Lost in the Movies: John Justice Wheeler (TWIN PEAKS Character Series #49)

John Justice Wheeler (TWIN PEAKS Character Series #49)

The TWIN PEAKS Character Series surveys one hundred ten characters from the series Twin Peaks (1990-91 on ABC and 2017 on Showtime as The Return), the film Twin Peaks: Fire Walk With Me (1992), and The Missing Pieces (2014), a collection of deleted scenes from that film. The series will be rebooted in 2023 to reflect the third season (and patrons will have immediate access to each entry a month before it goes public), but this entry will remain intact. There will be spoilers.

Jack's smooth confidence wins over two Hornes although it's not entirely clear if he's actually done anything to earn their enthusiasm.

Tuesday, March 21, 1989
John Justice Wheeler, suave international businessman with a rustic fashion sense, approaches the concierge's desk at the Great Northern Hotel. He has arrived back in his hometown of Twin Peaks to help out his mentor, Benjamin Horne (owner of the hotel), who is running into trouble with a big real estate deal. The concierge, whose nametag reads "Audrey," is grouchy and uncooperative and Jack (as he prefers to be called) almost leaves her behind before realizing she's the boss' daughter. He reminds the young Miss Horne that he saw her performing Heidi eight years ago, when she was ten. Later he joins Audrey, Ben, Ben's brother Jerry, and "Bob Briggs," Ben's executive assistant, for a business meeting. Ben proposes a savvy conservationist strategy to salvage the Ghostwood development that his rival Catherine Martell scooped out from under him. An environmental impact report has revealed that the rare pine weasel could be eliminated from the area if Ghostwood goes forward. It's unclear to what extent this is a purely cynical PR stunt, an attempt to incorporate Jack's own environmentalist interests, or a genuine gesture of goodwill on the part of Ben, who claims he is trying to turn over a new leaf. At any rate, Jack seems more interested in Audrey than the pine weasel. That night he has dinner with Ben and Audrey, and Ben must excuse himself to rescue Jerry (who has frustrated the chef so greatly that his life is in danger). With Ben gone, Jack receives the brunt of Audrey's irritation - she thinks his attempt to "save" her family business is arrogant - but he begins to win her over with his worldly romanticism ("I tell you it's glorious out there, Audrey") and his frank pushback: "You don't like me very much, do you?"

Wednesday, March 22, 1989
The next morning both Jack and Audrey are apologetic about their dinner conversation. Jack invites her on a picnic. At the picnic, he serenades her and she confesses that no one sang to her before. She is romantically inexperienced and acknowledges, "There was someone but not anymore. There's no one." Jack seems encouraged. That evening, when she falls off the stage of the disastrous Save Ghostwood Fashion Show (a live pine weasel has escaped into the crowd), Jack is there to catch her. As he holds her in his arms, they kiss.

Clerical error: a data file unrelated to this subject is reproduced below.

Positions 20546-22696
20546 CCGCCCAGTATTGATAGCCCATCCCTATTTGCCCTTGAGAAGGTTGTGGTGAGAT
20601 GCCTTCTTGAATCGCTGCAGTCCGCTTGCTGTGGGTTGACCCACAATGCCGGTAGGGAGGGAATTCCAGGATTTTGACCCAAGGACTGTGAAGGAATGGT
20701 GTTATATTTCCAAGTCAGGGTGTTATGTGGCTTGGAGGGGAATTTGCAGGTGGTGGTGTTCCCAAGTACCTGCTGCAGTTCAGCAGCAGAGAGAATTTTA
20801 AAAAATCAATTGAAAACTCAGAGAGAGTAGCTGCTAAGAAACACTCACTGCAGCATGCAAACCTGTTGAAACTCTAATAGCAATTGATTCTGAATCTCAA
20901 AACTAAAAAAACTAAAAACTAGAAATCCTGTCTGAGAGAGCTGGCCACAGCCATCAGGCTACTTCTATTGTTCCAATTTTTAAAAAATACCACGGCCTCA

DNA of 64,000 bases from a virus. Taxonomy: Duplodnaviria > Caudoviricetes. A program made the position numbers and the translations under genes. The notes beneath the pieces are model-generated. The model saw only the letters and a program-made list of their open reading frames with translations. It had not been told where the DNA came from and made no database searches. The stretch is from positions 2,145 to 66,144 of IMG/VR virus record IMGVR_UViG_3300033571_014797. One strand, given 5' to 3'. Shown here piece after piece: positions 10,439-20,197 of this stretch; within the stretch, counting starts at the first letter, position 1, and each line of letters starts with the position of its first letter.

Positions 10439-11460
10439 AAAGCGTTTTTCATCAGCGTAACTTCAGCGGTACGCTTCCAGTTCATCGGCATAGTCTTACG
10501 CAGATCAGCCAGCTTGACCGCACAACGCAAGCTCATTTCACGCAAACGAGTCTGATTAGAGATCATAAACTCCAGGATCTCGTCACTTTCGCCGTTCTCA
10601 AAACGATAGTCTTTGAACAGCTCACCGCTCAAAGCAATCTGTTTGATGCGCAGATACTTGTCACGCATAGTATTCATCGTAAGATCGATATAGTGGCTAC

Thursday, March 23, 1989
Audrey announces herself as "room service" while Jack experiments with a strange steam device in his room. He gets annoyed with Audrey's teasing manner and informs her that she should follow her grandfather's advice: "If you're gonna bring a hammer, better bring nails." Audrey doesn't like his forthright manner and especially disdains his assumptions that she isn't "being herself." Jack apologizes and invites her for a sunset flight in his private jet. Audrey agrees; unfortunately Ben has other ideas and sends her off on a two-night trip to Seattle so she can help coordinate a national campaign to "Save the Pine Weasel." Audrey can't say no, and Jack is left stymied, realizing just how much he likes Audrey as she disappears for a couple days. Ben presses him for advice on how to be "good" - Jack tells him to be honest and then, following his own advice, admits that he's in love with Audrey. Ben is surprised but enthusiastic, sharing a carrot in lieu of a cigar.

Friday, March 24, 1989
Jack takes a seat by the fireplace at the Great Northern (where he seems to have spent almost all his time in Twin Peaks), and blurts out to a complete stranger: "Love is hell." What follows is a heart-to-heart with a hotel guest who shares Jack's same affliction: a burning romance that feels both painful and completely necessary. The newfound friends toast one another, but their camaraderie is interrupted by a telegram. An alarmed Jack must step away; he tells the hotel employee to arrange for his checkout the following morning and shakes his companion's hand, wishing him luck.

Saturday, March 25, 1989
Jack ask Randy, the desk clerk, if Audrey has returned...no luck. He visits Ben in his office, quickly greeting an equally distracted Doc Hayward, and tells his mentor the bad news: he must fly back to South America because his business partner and close friend has been murdered. Ben is distressed - "damn this rainforest business anyway" - but Jack needs to take his courageous friend's place. Jack tries to buck up Ben's confidence and leaves a letter for him to give Audrey. He looks around one last time before leaving and even casts a glance at the runway as his jet gets ready to take off. Fortunately, Audrey arrives at the last minute, running out on the small airfield and waving him down. Jack grins and offers his farewell and Audrey blurts out, "I'm a virgin!" Clarifying that admission, she asks Jack to make love to her. "Right now?" he chuckles. "Well, it is your jet," Audrey reminds him. "Thank God for that," he says, and welcomes her aboard.